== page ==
To check if the chicken is ready, stick a skewer or the point of a sharp knife into the thickest part of the leg or use an instant meat thermometer by checking the thickest part of the leg for 150 – 160 F. The juices should run clear.

Cut the chicken in half down the breastbone and serve half a portion each. For lighter eaters, quarter the chicken and let people argue over who gets the breast and who gets the thigh.

Serve with plenty of chilled (not ice cold!) good German beer.

GEDUNSTETES SAUERKRAUT (Braised Sauerkraut) 4 to 6 servings

  • 2 pounds. sauerkraut
  • 1 ¼ cup lard, cooking fat or vegetable shortening (bacon drippings work well if you have any leftover from that Spicy Seafood Gumbo recipe from March )
  • 1 onion, finely chopped
  • ½ teaspoon cumin or caraway seeds
  • Salt and sugar to taste (I like ½ teaspoon of salt and a teaspoon of sugar)
  • ½ cup chicken stock
  • White wine, if desired
  • Piece of smoked pork, 1 pork hock or 1 smoked pork sausage
  • 1 tablespoon cornstarch

Sauerkraut needs to be rinsed only if it has been stored in a barrel; rinsing reduces the bitter taste. Since most of us will get canned or packaged sauerkraut (I prefer packaged found in the refrigerated section near the lunchmeat), simply drain.

In a large skillet, melt the lard, fat, shortening or bacon drippings. Add the chopped onion and sauté lightly. Add sauerkraut, cumin or caraway seeds, salt, sugar, and chicken stock. The dish will be greatly enhanced if a little white wine is added.

Add the piece of smoked pork, pork hock or smoked pork sausage on top.

Simmer about an hour over low heat. Allow less time for canned or packaged sauerkraut.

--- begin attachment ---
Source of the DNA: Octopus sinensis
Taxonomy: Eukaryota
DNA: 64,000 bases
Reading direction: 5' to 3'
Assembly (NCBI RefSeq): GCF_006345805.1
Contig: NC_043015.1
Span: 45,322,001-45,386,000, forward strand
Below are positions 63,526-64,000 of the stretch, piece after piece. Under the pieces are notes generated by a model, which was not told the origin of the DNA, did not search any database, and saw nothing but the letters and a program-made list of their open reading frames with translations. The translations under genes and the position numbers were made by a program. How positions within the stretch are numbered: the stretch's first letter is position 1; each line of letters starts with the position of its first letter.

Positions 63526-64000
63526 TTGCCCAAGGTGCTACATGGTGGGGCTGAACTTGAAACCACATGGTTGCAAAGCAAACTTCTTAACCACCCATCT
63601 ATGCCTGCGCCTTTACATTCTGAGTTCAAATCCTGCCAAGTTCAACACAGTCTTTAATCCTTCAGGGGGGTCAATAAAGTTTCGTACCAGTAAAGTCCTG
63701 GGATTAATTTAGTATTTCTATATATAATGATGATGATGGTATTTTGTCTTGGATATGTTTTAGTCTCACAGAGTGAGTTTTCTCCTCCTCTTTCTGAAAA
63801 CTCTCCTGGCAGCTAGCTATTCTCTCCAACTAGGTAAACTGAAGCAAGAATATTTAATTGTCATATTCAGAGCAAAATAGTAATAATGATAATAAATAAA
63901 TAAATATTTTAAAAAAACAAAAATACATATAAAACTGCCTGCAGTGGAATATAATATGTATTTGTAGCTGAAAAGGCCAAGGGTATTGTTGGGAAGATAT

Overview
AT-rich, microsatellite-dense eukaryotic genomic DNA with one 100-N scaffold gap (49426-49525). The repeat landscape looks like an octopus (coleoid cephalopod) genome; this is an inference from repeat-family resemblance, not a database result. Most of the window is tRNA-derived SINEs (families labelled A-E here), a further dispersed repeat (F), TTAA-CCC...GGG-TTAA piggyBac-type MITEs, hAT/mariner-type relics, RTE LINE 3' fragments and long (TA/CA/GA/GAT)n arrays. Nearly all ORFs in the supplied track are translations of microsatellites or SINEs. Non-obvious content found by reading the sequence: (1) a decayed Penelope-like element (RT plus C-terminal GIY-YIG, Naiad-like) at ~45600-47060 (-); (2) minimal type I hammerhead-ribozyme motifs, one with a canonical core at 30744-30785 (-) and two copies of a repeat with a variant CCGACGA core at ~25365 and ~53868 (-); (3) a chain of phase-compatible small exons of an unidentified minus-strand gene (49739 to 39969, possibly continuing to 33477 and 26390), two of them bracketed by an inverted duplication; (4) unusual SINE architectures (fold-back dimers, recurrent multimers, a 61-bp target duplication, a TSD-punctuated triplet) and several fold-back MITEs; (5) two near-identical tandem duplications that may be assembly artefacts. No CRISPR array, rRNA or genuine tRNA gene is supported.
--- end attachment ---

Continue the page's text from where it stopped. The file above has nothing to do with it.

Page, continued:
Thicken the liquid produced during cooking by adding the cornstarch.

Serve with bratwurst or chicken and plenty of chilled (not ice cold!) good German beer.

ROTKOHL (Red Cabbage)

  • 2 small heads of red cabbage
  • 3 tablespoons of lard, cooking fat or vegetable shortening or those bacon drippings mentioned above
  • 6 tart cooking apples (Granny Smith, Jonagold, Jonathan, or Pippin)
  • 1 cup of water
  • 2 tablespoons of vinegar – I like to use apple cider vinegar
  • 2 bay leaves
  • 6 -7 mustard seeds
  • ½ teaspoon salt
  • 1 teaspoon sugar
  • Flour for thickening

My mother-in-law always fixes her Rotkohl in a pressure cooker. I think it comes out fine in a regular Dutch oven pot.

Cut up the red cabbage and shred it. You only want the leaves and not the white core. A food processor and slicing disk speeds this process. Core, peel and slice the apples into wedges. Softer apples need to be in bigger slices otherwise they will “disappear” while cooking.

Add the lard, cooking fat, vegetable shortening, or bacon drippings to a Dutch oven and heat to melt. Add the cabbage, apples, water and then the vinegar. The vinegar is key, as it will ensure that the red cabbage stays red. Add the bay leaves and mustard seeds; stir.

Cover and simmer for 2 - 3 hours, or until the cabbage is tender but not soft. Add the sugar and salt just before serving. If the broth is runny, mix the flour with a little broth and then stir that into the apple/cabbage mixture.

Serve with the bratwurst or chicken and plenty of chilled (not ice cold!) good German beer.